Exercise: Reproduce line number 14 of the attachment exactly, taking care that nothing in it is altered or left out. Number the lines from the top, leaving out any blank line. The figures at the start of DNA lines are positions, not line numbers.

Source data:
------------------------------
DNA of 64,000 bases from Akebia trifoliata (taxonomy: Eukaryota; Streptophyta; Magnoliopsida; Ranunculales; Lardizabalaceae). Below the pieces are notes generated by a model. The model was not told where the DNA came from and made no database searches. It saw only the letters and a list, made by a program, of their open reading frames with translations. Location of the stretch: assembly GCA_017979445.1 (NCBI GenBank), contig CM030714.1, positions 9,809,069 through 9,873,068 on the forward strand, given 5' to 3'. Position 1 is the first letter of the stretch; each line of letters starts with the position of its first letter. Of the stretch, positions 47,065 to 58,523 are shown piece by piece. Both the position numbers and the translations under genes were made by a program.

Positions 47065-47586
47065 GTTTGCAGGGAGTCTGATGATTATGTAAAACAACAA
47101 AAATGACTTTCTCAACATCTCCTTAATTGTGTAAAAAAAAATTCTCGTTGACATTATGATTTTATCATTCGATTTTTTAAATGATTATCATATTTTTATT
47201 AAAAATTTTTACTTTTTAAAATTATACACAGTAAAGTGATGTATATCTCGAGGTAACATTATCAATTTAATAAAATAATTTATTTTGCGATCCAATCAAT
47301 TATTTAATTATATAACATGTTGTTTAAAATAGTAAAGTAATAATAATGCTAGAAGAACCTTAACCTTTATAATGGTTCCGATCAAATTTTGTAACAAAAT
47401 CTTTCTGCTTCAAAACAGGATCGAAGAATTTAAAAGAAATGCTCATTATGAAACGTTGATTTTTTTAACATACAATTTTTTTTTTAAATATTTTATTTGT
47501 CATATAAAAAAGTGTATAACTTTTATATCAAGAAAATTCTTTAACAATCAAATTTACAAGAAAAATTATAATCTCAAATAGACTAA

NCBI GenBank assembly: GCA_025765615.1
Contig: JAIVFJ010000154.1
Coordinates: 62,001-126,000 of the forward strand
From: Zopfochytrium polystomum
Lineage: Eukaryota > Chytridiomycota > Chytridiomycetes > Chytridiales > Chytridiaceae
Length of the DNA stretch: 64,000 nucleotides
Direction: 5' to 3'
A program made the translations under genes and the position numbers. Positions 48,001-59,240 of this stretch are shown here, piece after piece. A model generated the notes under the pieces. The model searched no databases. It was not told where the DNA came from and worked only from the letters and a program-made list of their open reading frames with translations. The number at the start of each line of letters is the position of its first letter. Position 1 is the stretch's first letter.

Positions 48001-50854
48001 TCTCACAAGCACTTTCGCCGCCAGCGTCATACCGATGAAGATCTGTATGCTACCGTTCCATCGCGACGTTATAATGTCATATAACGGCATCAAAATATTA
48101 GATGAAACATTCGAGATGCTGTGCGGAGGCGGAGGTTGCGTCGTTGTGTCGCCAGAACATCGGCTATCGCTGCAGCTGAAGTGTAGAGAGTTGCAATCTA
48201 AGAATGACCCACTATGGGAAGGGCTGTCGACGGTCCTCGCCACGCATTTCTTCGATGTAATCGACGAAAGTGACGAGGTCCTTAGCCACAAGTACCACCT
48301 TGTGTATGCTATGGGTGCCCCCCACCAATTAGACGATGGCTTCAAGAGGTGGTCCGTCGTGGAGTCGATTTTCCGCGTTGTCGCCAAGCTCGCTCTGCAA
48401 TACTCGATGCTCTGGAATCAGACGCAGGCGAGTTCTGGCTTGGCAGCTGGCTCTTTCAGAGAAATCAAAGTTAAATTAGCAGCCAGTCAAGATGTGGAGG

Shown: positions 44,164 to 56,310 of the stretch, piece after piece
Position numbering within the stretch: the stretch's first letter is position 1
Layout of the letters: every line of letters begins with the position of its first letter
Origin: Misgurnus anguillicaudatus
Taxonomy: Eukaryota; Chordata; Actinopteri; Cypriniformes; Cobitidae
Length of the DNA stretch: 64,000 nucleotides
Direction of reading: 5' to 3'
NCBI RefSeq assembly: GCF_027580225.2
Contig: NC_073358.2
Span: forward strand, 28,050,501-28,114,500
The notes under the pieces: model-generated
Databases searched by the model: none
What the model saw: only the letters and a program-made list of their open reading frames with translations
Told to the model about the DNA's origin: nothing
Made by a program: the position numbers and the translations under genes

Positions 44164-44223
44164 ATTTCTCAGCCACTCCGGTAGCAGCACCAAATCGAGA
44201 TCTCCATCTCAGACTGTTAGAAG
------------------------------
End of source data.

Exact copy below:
Length of the DNA stretch: 64,000 nucleotides